Clapham Christian Classical School

Clapham Journal

School-Family Partnership Series: Bringing the Music Home

This is the third in a series on school-family partnership. We’re seeking responses to the following question: “How can families support and continue the life-giving education their children receive daily at Clapham?” Clapham teacher and mother Julie LeMahieu encourages us to be a music teacher in our homes.

In a modern society of experts, it’s easy to dismiss or flat-out avoid pursuits in which we are not particularly skilled. When examples of perfection are a click or swipe away, we compare ourselves to the best and figure we had better not even attempt. The thought process goes something like this: Why should I bake that pastry when I can buy one from an experienced pâtissier? Or why would I sing a song when I can play a beautiful recording of a professional?

You don’t have to be a professional!

In some cases, this is a healthy mindset. If I need heart surgery, I had better ask a heart surgeon’s opinion and not rely on my own research or surgical skills! Yet it’s this expert-only attitude towards music—this idea that either I’m a musician or I’m not—that I’d like to challenge because it has implications for how we foster our children’s growth, musically and otherwise.

If, like most people, you are not a professional musician or even someone who regularly participates in a musical ensemble (e.g., a church choir or municipal band) you probably do not consider yourself qualified to teach your children much about music. Yet you are your child’s primary musical teacher from infancy (or, for biological children, even before birth) through at least the elementary school years.

pots and pans band

How so? The music you play, the lullabies you sing, the marching around the house and the banging of wooden spoons on pot lids on the kitchen floor make up your child’s early musical learning. Don’t shy away from this privilege just because your voice does not sound like that of a Grammy nominee.

Sing and make music!

Sing to and with your kids—church songs, folk songs, Christmas songs, and so on—really any songs are better than no songs. In music class at Clapham, I give students a variety of folk songs from around the world in addition to patriotic American songs and hymns that they can add to their personal repertoire. Play music you like of a variety of genres. Play instrumental music and talk about the tempo (how fast or slow it is) the dynamics (how loud or quiet it is), and the instrumentation (which instruments you hear). I encourage younger students to imitate me in expressing various elements of music. You can, too! Walk, march, hop, or skip to the beat of the music; use movements to reflect the piece’s dynamics; or tap the rhythm using anything—including wooden spoons.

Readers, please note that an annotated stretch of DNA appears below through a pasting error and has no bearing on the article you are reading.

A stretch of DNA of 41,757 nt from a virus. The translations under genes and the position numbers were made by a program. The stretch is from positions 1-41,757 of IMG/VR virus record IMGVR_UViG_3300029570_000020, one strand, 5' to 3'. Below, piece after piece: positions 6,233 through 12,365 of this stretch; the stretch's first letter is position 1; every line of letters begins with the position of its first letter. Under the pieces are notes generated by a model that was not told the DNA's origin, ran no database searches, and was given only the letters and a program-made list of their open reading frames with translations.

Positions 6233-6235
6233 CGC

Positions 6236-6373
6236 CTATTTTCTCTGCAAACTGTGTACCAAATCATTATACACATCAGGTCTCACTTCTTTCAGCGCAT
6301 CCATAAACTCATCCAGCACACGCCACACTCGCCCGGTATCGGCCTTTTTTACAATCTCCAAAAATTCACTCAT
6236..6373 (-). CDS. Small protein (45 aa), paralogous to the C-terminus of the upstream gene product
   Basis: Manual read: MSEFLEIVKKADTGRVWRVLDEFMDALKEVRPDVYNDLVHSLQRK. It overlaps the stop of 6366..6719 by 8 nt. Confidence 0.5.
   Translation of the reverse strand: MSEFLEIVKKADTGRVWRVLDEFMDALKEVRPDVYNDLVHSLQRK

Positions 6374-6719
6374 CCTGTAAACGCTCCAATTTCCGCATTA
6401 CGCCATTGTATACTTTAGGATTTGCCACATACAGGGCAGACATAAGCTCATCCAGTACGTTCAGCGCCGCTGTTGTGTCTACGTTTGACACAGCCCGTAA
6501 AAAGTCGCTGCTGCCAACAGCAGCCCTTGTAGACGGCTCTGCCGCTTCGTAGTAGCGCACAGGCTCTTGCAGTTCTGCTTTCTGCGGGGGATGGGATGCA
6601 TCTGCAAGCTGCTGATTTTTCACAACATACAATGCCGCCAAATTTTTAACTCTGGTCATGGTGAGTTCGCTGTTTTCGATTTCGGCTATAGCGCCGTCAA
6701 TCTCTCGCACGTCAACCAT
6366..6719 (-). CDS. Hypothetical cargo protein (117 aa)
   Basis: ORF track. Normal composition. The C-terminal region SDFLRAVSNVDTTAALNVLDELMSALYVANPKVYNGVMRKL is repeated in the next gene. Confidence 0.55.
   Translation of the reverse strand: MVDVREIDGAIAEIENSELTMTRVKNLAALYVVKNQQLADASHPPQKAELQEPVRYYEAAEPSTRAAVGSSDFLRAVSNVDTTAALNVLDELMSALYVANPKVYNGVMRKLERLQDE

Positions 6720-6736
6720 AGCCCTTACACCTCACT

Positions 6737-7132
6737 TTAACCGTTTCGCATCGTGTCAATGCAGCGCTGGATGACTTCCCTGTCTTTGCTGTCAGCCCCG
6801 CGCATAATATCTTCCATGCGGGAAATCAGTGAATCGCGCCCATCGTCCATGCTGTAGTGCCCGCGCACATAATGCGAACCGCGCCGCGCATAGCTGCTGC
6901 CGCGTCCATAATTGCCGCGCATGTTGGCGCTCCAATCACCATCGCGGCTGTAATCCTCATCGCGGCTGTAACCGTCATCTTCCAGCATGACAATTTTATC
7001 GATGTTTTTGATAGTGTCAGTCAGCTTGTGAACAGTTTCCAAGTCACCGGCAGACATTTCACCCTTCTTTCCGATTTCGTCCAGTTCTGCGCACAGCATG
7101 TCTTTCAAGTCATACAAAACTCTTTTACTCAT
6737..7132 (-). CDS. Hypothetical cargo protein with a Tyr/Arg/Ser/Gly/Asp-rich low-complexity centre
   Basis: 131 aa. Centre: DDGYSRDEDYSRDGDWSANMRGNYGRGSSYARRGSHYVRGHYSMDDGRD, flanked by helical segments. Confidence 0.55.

Listen to others sing and make music!

Go to concerts (DuPage Symphony, Wheaton College, Camerata Chicago, Memorial Park, and even the Wheaton Public Library offer local options) to watch musicians in action or, at the very least, go to church and pay attention to what is played in worship. Love for music can be caught, not just taught, in a formal sense. Repeated exposure and engagement in musical experiences are paramount to your child’s early musical development. Early childhood music classes in the area, including Music Together and Musikgarten, are examples of exposure programs for children, helping foster a love for music early on.

For parents of older children, it’s not quite so easy, but it’s still possible to encourage love for music and even skill development. Your older children have opinions about the music they want to hear. Talk about their preferences and take turns choosing music for listening. And, while kitchen floor bands and living room dance parties may not be as popular with tweens and teens, there are ways to share in music-making together: attend concerts, take up an instrument, or join the church choir with your child, modeling lifelong learning. It is possible to improve as a practitioner of music at any age. As I tell my Middle School choir students each year, you may not consider yourself a “singer,” but the Lord has given you your voice to worship Him, and you can grow in producing beautiful music, no matter your age!

family music

In our society of experts, it’s easy to put pressure on ourselves and our children to be excellent or else. While we value excellence, as it reflects the beauty and perfection of our Heavenly Father, we also value joyful discovery and the process of lifelong learning. As parents, we can model what it looks like to learn new skills, to make mistakes, to try our best and to do, whatever it is (even making music), as unto the Lord (Col. 3:23-24) for His glory.

LeMahiue family

Julie LeMahieu has been Clapham’s music teacher since 2017 and has taught elementary school music, early childhood music, choir, and private lessons since 2007. She and her husband, Nathan, met as undergraduate music majors. They continue to work at creating a musically rich home environment for their three children.

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